Basically, I’m confused. I didn’t see that coming and I am not prepared for it. Denial may kick in soon, but I need to plan my bust before that happens.
Look, there’s nothing pretty about this piece of writing anymore, it has descended into a pure mad rant. This is Lady Macbeth checking in, deliriously washing the blood of her murdered grades off her hands and whispering, what have I done? Or more precisely, when have I done this? Can someone tell me what is going on here.
You don’t have to read this if you don’t want to, it’s a one-person tragedy now. There’s no more script, just rants. Just someone who doesn’t want to write FIVE more personal statements and who wants a tiny little bit of security in life.
Ironically enough, here’s a computer science major insecure. I heard an english major whining about it the other day and sympathised. Well guess which one of us knows they’re gonna be at this uni in four years time and actually graduate.
The irony kills me.
The competition just killed me. It’s almost not fair.
If you’d have told fifth grade me about this, you’d have gotten a smirk.
Trivial. All you’ve got to do is get from first year to second year!
Yeah, it’s totally that simple when you’re not in my major. Really. I have nothing remotely optimistic or witty or quirky to say. I can’t say I’ve learnt how to deal with anything better than I would have without this kind of failure. I’m a little bratty about not getting my way and this isn’t a humbling learning experience. I’ll probably remain a brat. All those easier colleges we collectively shit on because ‘we’re so hard’, I shall probably not feel sorry or take back all that, shall we call it, letting off steam? It’s not a learning curve, we genuinely are harder. I’ve compared course syllabi with other schools, and I like ours better. Call it a learning curse. I shall be sorry to not have access to the incredible stuff my uni’s computer science department has to offer if I leave. I just wish I could still have made it.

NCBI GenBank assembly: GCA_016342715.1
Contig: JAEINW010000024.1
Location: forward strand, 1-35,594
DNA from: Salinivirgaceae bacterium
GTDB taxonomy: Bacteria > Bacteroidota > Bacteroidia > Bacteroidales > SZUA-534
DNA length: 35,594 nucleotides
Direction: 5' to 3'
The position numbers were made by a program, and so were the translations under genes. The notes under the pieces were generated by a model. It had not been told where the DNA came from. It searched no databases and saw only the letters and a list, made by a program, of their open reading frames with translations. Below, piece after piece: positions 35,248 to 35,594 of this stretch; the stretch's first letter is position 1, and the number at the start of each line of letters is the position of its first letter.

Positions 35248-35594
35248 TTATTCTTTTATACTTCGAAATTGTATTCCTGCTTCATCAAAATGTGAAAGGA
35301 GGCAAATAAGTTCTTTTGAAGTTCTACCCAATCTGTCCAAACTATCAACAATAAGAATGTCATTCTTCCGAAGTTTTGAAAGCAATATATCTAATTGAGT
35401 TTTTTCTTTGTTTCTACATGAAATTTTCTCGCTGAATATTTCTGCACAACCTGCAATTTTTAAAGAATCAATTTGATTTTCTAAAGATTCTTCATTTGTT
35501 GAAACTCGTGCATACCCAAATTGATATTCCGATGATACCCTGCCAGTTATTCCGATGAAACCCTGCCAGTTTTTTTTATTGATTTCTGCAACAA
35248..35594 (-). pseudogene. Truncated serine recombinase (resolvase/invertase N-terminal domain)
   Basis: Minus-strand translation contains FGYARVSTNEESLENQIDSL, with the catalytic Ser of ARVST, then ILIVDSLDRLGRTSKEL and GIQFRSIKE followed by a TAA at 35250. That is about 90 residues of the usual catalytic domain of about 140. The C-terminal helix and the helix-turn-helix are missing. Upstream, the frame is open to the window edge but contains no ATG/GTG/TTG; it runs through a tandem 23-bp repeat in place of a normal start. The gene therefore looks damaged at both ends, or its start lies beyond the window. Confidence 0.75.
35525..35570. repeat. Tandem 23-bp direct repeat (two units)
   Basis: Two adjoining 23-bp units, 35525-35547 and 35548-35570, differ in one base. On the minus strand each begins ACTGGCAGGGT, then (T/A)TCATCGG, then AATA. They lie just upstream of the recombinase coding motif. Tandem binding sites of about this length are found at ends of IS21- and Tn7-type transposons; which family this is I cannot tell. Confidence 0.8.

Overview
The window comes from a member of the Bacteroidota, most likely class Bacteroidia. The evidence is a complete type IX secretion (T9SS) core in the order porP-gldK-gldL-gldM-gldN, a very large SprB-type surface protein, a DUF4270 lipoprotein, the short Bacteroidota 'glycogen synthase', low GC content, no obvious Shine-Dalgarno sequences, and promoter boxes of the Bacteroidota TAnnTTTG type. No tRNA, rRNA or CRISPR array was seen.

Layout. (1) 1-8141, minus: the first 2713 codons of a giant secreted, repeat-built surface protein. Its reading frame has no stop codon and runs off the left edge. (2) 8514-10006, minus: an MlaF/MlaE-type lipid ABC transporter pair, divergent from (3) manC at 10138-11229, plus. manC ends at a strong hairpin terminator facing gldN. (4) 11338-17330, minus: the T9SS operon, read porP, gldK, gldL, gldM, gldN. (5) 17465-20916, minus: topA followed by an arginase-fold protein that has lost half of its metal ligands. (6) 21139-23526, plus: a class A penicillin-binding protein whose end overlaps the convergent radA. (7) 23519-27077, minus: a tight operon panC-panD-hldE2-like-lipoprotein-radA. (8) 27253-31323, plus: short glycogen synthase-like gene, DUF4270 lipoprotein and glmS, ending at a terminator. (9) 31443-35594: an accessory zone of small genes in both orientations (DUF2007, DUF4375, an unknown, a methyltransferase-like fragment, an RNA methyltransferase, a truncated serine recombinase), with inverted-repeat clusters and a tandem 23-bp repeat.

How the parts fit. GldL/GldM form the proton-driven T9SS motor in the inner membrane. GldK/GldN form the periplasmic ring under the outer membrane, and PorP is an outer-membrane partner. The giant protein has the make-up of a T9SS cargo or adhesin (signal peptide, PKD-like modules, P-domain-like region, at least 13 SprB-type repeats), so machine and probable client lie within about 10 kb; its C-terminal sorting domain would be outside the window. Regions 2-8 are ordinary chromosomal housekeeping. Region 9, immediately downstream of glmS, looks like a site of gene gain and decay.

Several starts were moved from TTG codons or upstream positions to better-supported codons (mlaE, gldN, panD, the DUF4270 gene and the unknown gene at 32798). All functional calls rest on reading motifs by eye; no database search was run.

I just wish for once I could go to bed thinking I’m a tiny bit of a satisfactory success.
I mean approaching, formally. Like the absolute value of the difference between my math final and I, is getting really small and fast. And thank goodness for that absolute value, because this distance would’ve been negative without a doubt otherwise.
Also, mathematicians must hate physicists. And computer science first years too, probably.
[An edit added a few hours later: I didn’t even use my ruler. What a shame, there must have been a sine graph on that test just waiting to be drawn. What a shame. I spent my entire test flying high on proofs.]
But as of right now, I’m here, and in a good space. Sample this.
I’m sitting next to something of a waterfall. The sound is pretty calming, and I’m feeling weirdly good about this test. That doesn’t normally happen, and that’s either a good sign or a scary one.
But it looks good, and I feel ready. Kind of. Maybe. Here goes!
And so I head in. A good picture deserved a good post, and hopefully a good post deserves a good proof.
[Post midterm edit: It wasn’t bad! Hooray for bubbles and good proofs!]